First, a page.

On September 30, 2013, Judge George B. Daniels of the U.S. District Court for the Southern District of New York in Johnson, et al v. Nextel Communications, Inc., et. al., 2013 U.S. Dist. LEXIS 141445 (S.D.N.Y. Sept. 30, 2013) certified a class action – pursuant to Rule 23(c)(4) – of 587 employees of Nextel Communications, Inc. (“Nextel”) who allege that Nextel, and the former plaintiffs’ law firm representing these employees, engaged in various illegal acts against them by entering into a Dispute Resolution Settlement Agreement (“DSRA”) to resolve their employment discrimination claims.
I’ve tried to make this a blog with national coverage. This post is my first venture to Alaska, which is about as far from my home in Connecticut as one can get and still be in the U.S. (except, I suppose, for Hawaii).
D.C. Circuit Overturns Certification of Antitrust Class Action and Requires Reconsideration in Light of Comcast Corp. V. Behrend
Class-action lawyers on both sides of the “v.” have been debating the impact of the Supreme Court’s decision earlier this year in Comcast Corp. v. Behrend.
As a result of the Supreme Court’s decision last term in Comcast Corp. v. Behrend, many have speculated that courts will be particularly wary of certifying classes without a full examination of the merits of the underlying lawsuit.
Sixth Circuit’s Recent Certification Ruling is Making a Splash in the Seventh Circuit’s Whirlpool Washer Case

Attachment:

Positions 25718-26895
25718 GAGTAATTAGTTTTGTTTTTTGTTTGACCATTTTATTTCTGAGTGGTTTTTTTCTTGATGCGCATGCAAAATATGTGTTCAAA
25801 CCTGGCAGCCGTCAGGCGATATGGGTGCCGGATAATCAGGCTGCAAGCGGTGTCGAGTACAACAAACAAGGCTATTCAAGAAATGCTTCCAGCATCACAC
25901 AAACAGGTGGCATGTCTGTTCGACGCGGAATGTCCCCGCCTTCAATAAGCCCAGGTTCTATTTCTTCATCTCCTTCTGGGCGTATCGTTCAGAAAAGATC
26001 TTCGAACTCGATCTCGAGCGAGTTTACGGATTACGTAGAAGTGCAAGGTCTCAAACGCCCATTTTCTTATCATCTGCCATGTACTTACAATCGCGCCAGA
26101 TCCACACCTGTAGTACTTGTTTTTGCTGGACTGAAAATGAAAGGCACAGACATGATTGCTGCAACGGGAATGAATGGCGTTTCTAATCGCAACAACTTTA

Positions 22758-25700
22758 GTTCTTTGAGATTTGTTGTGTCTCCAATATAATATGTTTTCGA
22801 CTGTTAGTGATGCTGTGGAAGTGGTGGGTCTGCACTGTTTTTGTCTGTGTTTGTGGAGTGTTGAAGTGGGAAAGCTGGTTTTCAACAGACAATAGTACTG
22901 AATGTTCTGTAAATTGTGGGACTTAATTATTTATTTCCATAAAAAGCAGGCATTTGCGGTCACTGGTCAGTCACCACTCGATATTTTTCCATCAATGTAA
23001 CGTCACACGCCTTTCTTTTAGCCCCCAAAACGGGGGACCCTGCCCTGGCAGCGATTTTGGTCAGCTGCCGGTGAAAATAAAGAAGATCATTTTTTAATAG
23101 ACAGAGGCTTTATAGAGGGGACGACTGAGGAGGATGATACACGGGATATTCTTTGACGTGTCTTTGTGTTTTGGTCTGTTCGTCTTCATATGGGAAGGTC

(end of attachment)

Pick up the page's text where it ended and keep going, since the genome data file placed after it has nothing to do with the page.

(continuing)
As we reported two weeks ago, the Sixth Circuit on July 18 re-affirmed the certification of a liability-only class of Ohio consumers following the Supreme Court’s directive that it reconsider its previous affirmation of the same class in light of the decision in Comcast v. Behrend,133 S. Ct. 1426 (2013).
Last week I attended the Defense Research Institute (DRI) Class Action Seminar in Washington, DC. Here are some insights I gleaned from day 1 of the seminar (focusing on presentations that had some relevance to insurance class actions).
Three years ago, Professor Richard Epstein of the University of Chicago was peddling falsehoods and misconceptions about malpractice law that wouldn’t pass a 1L Torts class. Via Walter Olson, I see he’s back with a piece titled, “The Myth of a Pro-Business SCOTUS,” claiming “Commentators inaccurately condemn the five conservative justices as corporate shills.”
Unpaid Intern Decision May Provide Second Circuit the Opportunity to Clarify Its Position On Class Certification in Light of Comcast
As we wrote about previously, the legality of unpaid internships is a hot issue this summer, with courts struggling over two issues: (1) whether employers must classify entry-level “interns” as employees under the law, and therefore pay them at least minimum wage and overtime, and (2) whether the job conditions of groups of interns are similar enough so that class action treatment is appropriate.
Pleading Setback Stalls N.J. Moldy Washing Machine Class Action, Which Will Face Uncertainty in Light of Comcast
A New Jersey moldy washing machine class action suffered a big pleading setback after the District of New Jersey held that the lengthy complaint still contained insufficient detail to place the defendant on notice of the precise misconduct alleged.
Back in January 2012, I posted a short item titled, Supreme Court Sets The Tone For 2012 Term: Might Makes Right, in which I recounted how the Supreme Court had begun the 2011-2012 term with two opinions that were great if you own a prison management company or fake credit repair company, but not so great if you were injured by a private prison’s malfeasance or defrauded by a consumer credit company.